That it’s you I like,
It’s you yourself
It’s you.
It’s you I like.

—Written by Fred M. Rogers, 1971





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Welcome to PrayLA

As a Jesuit school, Loyola Academy is rooted in the spirituality of St. Ignatius of Loyola. Daily prayer was an essential tool by which Ignatius reflected on his life and deepened his relationship with Christ.

We invite you to participate in this rich tradition of prayer.

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February 17, 2019


Mk 8:11-13

The Pharisees came and began to argue with him, asking him for a sign from heaven, to test him. And he sighed deeply in his spirit and said, “Why does this generation ask for a sign? Truly I tell you, no sign will be given to this generation.” And he left them, and getting into the boat again, he went across to the other side.

New Revised Standard Version, copyright 1989, by the National Council of the Churches of Christ in the United States of America. Used by permission. All rights reserved. USCCB approved.



Ignatian Reflection

Even Jesus got frustrated

Despite the short reading, there is plenty to be said about Christ and our relationship with him in today’s Gospel. Passages that show Jesus’ emotions reveal to us the very human side of God. When the Pharisees asked Christ to yet again prove himself, Jesus was resigned to the fact that nothing he did would be enough for them. Their hard-hearted nature prevented them from understanding the countless signs Christ had already provided; one more miracle, one more explanation would not change their minds. This passage reminds me that frustration is a human emotion, one which we must know how to address within ourselves. Jesus retreated from a frustrating situation, aware of his own needs in the moment. As a high school teacher, I resonate with Christ’s profound sigh, “deeply from his spirit.” Jesus’s self-awareness in this Gospel story encourages me to listen to my own emotions in frustrating situations.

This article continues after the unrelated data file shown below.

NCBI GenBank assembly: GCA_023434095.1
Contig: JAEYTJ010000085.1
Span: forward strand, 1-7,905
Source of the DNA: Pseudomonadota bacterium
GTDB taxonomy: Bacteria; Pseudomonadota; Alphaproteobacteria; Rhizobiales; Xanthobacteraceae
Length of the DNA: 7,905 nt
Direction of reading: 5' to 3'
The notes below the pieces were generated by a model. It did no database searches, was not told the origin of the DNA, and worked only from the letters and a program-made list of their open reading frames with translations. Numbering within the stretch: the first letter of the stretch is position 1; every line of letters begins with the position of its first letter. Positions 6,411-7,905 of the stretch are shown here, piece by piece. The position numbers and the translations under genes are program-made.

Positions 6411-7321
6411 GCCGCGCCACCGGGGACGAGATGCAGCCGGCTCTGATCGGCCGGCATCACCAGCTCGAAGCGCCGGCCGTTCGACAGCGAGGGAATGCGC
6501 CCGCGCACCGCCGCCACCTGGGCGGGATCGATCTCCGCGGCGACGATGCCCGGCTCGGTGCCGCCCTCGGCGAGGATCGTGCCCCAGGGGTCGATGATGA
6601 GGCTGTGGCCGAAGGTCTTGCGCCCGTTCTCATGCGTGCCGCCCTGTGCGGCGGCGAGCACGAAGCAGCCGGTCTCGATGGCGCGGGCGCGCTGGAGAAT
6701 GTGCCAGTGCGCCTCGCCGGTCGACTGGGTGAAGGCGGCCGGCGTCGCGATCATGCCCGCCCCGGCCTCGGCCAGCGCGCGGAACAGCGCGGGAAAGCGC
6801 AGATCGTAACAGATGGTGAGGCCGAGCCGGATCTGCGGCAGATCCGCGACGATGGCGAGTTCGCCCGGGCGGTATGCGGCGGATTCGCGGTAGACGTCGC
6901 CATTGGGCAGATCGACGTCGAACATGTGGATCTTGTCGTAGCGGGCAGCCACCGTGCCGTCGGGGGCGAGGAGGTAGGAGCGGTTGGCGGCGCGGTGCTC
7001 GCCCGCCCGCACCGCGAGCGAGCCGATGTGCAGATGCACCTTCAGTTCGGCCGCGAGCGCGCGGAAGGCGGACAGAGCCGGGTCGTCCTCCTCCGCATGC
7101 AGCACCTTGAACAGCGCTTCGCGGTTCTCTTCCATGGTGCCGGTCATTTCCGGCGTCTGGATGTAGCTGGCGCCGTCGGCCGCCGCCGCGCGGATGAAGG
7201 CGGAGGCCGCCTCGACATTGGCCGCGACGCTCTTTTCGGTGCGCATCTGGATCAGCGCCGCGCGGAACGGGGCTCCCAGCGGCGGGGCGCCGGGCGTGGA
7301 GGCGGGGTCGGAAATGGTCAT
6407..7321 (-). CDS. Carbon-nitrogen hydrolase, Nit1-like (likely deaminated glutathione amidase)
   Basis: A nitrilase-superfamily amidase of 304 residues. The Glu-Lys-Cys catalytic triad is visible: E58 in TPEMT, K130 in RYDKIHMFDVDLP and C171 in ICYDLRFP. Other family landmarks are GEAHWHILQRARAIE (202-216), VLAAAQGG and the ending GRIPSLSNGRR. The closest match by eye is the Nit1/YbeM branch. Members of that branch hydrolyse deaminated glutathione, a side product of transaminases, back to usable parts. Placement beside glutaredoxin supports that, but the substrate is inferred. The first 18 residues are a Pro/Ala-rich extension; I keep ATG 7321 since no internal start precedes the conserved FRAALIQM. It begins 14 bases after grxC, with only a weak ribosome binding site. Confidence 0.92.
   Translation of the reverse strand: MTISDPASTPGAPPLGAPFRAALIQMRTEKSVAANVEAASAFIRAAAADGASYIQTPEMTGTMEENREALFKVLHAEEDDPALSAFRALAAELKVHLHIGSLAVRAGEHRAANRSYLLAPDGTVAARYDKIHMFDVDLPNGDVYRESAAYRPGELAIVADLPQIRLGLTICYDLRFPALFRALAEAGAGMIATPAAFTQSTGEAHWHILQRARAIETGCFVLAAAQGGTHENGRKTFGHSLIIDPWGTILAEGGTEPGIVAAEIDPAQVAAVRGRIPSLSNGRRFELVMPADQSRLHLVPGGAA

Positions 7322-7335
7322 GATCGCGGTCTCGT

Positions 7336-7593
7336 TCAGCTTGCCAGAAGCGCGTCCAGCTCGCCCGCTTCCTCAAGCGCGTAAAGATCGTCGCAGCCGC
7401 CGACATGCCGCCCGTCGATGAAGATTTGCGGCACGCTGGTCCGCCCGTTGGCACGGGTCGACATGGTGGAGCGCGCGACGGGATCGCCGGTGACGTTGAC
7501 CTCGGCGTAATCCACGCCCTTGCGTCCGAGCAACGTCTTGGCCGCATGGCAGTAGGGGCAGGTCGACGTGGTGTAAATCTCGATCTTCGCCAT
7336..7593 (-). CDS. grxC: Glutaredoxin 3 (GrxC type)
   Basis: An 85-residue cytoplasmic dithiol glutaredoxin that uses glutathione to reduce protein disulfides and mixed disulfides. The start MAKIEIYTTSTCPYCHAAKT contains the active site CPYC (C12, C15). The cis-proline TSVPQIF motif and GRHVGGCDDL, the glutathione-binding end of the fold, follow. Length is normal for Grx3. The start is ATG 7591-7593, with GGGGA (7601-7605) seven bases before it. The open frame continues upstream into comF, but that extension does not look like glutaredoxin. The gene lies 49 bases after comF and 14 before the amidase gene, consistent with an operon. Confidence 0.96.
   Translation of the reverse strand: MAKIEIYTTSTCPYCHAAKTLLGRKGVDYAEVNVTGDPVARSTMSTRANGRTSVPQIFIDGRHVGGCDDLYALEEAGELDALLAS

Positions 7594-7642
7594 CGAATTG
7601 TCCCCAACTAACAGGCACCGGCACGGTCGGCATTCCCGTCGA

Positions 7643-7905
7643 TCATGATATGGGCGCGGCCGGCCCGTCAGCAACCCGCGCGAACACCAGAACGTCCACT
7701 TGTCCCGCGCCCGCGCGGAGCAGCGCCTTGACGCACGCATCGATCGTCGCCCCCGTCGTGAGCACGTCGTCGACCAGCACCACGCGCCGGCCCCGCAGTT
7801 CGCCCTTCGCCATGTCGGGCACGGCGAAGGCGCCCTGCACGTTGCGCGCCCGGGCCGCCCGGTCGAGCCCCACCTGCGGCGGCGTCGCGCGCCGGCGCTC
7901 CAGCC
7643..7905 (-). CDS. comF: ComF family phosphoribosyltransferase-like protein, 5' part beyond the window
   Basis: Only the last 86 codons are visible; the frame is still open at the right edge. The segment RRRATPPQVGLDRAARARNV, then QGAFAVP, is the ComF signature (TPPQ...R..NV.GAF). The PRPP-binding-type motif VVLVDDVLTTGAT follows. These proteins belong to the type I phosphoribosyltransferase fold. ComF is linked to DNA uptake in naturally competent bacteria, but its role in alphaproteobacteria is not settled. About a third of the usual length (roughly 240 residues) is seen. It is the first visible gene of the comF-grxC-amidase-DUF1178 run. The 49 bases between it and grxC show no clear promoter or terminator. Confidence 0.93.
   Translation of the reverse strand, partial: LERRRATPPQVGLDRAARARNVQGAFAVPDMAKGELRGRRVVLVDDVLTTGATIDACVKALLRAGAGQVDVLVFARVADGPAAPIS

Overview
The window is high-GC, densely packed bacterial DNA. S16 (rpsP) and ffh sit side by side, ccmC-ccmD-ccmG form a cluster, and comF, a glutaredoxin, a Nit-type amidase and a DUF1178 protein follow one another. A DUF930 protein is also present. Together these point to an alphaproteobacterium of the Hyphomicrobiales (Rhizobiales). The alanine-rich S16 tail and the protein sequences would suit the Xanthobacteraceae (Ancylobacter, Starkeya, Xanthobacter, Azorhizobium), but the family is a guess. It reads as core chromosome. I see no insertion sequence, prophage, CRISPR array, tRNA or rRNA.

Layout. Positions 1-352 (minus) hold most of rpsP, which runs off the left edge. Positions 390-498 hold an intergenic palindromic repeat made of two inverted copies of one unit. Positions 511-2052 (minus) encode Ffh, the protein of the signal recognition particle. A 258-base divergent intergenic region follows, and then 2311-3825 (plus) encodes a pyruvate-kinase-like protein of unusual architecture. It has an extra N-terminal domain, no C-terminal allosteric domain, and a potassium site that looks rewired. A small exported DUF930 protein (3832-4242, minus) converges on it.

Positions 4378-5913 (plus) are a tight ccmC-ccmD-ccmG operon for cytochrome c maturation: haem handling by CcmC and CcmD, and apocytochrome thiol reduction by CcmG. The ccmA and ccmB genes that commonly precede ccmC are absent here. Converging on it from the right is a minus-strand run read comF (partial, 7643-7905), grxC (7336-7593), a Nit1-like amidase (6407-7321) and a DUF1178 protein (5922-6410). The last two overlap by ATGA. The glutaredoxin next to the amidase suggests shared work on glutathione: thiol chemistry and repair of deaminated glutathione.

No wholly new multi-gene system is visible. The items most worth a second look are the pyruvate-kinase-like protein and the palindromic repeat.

—Sara Spittler is the First Years Chaplain and a Religious Studies teacher at Saint Ignatius College Prep in Chicago.





Lord Jesus, you know our emotions because you experienced them, and you understand the frustration we feel at times.  Grant us patience, with ourselves and with others, and help us to know the right way to act when we encounter those to test our limits.  May we use these encounters as opportunities to grow closer to you. Amen.

—The Jesuit Prayer team





Based on the Spiritual Exercises of St. Ignatius, this is prayed communally at Loyola Academy each school day.

  1. God, I believe that at this moment I am in your presence and you are loving me.
  2. God, you know my needs better than I know them. Give me your light and your help to see how you have been with me, both yesterday and today.
  3. God, help me to be grateful for the moments when people have affirmed me and challenged me. Help me to see how I have responded, and whether I have been kind to others and open to growth.
  4. God, forgive me for when I have not done my best or have failed to treat others well. Encourage me, guide me and continue to bless me.
  5. As I look to the remainder of this day, make me aware that you are with me. Show me how to be the person you want me to be.